Opening Government in London – Media, Recap, and More

Our London meeting was a huge success, drawing in participants from across our pre-Network and beyond. At 10 Downing Street, our conversations tackled the major shifts in governance being enabled by new technologies – a dialogue whose highlights were captured on Twitter as well as in photographs (slideshow below). The following day, at the Open Data Institute, we began drilling down on specific projects and problems – plantings the seeds of what will grow into the foundations of our potential research and project agenda. After the jump, we’ve posted a presentation summarizing the major shift in the relationship between government and citizens we discussed at No. 10, as well as a few interesting responses from pre-Network members. For another look at that shift, download our one-page summary that poses some of the toughest questions of our work.

Responses from pre-Network members:

The Pre-Network: Opening Government from Seena Jon Ghaznavi on Vimeo.

Tim O’Reilly on trust and systemic shifts:
“The change we’re facing is from studying, looking at, and reacting to systems to relatively autonomous systems…. The real question of the future is, ‘whose black box do we trust?'”
 Jim Hendler comments on the international implications of the shift:
“I also want us to think about things outside of the boundaries of the traditional nation-state. I really want to see day when community organizer in Southern London can communicate with community organizer in India on common issues. Technological underpinnings imply drastic rethinking of the traditional boundaries between governments and nation-states.”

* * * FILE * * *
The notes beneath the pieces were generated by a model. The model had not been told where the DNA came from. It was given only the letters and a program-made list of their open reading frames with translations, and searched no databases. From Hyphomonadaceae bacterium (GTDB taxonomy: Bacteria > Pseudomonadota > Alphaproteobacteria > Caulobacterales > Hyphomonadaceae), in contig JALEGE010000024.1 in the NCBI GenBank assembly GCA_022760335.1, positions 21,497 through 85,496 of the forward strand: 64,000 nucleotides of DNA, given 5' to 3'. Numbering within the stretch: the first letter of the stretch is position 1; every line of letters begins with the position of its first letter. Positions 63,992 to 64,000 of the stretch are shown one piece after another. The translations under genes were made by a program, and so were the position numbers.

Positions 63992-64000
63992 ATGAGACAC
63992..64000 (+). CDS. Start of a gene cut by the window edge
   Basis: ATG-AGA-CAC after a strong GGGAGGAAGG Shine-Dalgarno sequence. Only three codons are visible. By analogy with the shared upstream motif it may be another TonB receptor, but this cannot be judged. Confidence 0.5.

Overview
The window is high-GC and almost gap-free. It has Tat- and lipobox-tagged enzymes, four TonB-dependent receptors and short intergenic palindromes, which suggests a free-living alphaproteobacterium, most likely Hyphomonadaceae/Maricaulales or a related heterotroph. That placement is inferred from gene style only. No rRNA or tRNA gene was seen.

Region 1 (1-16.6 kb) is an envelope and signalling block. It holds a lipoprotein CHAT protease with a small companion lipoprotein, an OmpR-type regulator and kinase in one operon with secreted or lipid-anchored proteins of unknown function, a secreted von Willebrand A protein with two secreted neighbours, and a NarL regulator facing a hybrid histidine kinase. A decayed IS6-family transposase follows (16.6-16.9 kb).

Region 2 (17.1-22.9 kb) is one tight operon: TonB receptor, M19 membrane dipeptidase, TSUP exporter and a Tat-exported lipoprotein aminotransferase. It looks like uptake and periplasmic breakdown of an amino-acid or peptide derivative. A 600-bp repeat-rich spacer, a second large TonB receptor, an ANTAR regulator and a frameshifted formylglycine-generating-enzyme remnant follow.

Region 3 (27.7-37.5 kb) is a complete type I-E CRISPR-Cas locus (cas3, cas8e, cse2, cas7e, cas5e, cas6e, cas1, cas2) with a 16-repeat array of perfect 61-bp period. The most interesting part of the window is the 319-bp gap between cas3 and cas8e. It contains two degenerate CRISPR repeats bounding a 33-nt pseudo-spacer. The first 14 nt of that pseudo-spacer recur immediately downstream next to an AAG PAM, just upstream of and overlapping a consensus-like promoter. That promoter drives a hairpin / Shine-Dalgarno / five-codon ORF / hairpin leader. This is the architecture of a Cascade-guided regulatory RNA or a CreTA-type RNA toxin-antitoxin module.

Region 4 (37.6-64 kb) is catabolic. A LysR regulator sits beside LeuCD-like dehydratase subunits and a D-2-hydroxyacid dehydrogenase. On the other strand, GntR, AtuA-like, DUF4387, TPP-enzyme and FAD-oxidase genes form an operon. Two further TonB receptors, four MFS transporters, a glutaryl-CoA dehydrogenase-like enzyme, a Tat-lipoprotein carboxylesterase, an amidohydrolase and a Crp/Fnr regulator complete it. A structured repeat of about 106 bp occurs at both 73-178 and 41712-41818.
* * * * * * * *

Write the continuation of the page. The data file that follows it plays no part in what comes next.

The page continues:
David Halpern’s insight into the value of citizen data:
“The most interesting data is not the government data, it’s the data of citizens. Net recommended scores and experience of users tend to be of much larger value. Official data is really more about calibrating.”
Susan Crawford offered a cautionary observation:
“We’re at a point of fierce urgency of now. It’s not clear how much government is actually changing, if lives are actually being changed…. but we run the risk of having these developments not be seen to actually change lives. Are they actually adding to a rich democratic, national relationships around the world, or, is technology and open data sometimes used as a screen to allow the same five guys to make the same decisions they’ve always been making?”
 Ari Wallach on pulling in public investment in changing paradigms:
“People want to see how they’re involved in where things are going. Shifts only occur when people have an idea of where they’re going – and we have an opportunity to shape that view.”
Sandy Pentland on the raw power of modern data:
“We have a God’s Eye View – we used to know nothing about other people, now we know everything.”

Click on photos to download.

 

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